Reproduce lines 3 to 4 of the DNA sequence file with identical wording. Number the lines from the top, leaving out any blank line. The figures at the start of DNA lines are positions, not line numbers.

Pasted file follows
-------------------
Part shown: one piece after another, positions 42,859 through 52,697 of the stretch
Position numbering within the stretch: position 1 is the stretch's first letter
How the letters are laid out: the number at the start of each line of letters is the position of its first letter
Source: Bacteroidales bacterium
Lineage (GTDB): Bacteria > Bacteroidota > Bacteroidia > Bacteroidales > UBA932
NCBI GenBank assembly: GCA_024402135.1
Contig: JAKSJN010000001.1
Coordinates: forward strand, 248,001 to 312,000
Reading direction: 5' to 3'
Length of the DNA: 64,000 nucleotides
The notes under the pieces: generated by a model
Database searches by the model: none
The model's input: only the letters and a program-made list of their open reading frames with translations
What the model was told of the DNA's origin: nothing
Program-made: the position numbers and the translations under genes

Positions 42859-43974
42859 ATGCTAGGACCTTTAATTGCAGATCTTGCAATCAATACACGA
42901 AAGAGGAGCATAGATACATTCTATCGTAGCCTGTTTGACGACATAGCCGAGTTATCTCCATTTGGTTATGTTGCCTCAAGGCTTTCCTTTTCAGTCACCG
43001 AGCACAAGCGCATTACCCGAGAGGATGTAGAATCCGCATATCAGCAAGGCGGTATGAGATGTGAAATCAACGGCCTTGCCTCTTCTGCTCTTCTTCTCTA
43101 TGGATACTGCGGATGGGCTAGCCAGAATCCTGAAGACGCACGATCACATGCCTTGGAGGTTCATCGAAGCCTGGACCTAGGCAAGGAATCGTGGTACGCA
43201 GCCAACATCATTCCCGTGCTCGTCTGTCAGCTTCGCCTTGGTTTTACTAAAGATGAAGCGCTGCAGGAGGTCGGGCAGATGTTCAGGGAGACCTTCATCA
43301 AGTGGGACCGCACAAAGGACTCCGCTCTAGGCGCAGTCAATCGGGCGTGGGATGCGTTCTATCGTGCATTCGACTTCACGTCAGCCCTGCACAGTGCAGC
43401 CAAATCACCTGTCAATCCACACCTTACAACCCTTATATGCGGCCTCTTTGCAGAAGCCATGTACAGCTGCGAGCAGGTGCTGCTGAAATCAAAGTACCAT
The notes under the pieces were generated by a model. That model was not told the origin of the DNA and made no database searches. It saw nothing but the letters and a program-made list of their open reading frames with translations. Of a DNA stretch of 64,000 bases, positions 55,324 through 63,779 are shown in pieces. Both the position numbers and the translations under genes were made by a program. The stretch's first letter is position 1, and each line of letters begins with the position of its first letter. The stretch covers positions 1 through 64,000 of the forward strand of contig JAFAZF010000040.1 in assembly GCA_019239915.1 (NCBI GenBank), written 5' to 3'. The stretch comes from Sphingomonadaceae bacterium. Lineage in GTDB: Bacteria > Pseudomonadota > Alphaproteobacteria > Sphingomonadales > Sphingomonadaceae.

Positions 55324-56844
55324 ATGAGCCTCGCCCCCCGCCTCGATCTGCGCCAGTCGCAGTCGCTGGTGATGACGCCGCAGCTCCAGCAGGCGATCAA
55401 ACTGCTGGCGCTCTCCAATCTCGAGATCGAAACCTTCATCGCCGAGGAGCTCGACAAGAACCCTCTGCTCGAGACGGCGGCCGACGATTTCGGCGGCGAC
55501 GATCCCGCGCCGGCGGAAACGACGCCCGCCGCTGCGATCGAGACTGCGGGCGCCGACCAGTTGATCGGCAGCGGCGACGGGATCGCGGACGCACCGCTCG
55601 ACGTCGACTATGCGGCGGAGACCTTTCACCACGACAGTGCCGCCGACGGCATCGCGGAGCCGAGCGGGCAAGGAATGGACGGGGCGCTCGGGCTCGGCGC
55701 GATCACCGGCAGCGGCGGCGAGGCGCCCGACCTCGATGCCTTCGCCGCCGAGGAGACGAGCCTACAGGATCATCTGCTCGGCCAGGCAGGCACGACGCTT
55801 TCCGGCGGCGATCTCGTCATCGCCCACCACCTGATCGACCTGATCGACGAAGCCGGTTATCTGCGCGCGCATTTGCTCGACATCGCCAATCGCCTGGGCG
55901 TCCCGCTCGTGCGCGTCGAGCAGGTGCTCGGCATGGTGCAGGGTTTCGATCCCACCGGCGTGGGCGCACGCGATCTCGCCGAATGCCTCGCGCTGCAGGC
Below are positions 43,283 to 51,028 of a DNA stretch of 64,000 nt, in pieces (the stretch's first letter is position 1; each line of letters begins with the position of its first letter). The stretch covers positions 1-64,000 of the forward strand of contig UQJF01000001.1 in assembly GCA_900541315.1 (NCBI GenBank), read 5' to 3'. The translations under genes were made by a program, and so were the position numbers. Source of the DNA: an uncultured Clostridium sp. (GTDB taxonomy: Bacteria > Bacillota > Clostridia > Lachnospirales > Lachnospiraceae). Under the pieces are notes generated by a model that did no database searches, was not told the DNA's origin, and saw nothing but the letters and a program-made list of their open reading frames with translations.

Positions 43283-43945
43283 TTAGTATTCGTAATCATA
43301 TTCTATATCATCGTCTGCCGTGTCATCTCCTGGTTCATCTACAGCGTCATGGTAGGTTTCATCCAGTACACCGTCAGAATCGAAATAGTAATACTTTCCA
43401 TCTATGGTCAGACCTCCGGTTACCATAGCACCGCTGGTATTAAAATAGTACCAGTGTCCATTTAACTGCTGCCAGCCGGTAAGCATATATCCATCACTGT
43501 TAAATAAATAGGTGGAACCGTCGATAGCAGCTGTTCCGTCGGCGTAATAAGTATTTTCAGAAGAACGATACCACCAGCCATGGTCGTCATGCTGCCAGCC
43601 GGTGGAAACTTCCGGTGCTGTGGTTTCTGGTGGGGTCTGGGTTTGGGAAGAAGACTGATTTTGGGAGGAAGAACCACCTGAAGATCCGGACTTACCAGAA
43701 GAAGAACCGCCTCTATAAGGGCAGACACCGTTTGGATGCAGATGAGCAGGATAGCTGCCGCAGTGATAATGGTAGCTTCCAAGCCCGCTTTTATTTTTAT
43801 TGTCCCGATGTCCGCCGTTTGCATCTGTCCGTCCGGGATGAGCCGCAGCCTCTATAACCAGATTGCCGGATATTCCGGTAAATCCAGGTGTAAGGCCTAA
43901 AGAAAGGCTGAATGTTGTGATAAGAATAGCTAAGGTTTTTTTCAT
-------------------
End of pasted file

How the letters are laid out: the number at the start of each line of letters is the position of its first letter
Source: Bacteroidales bacterium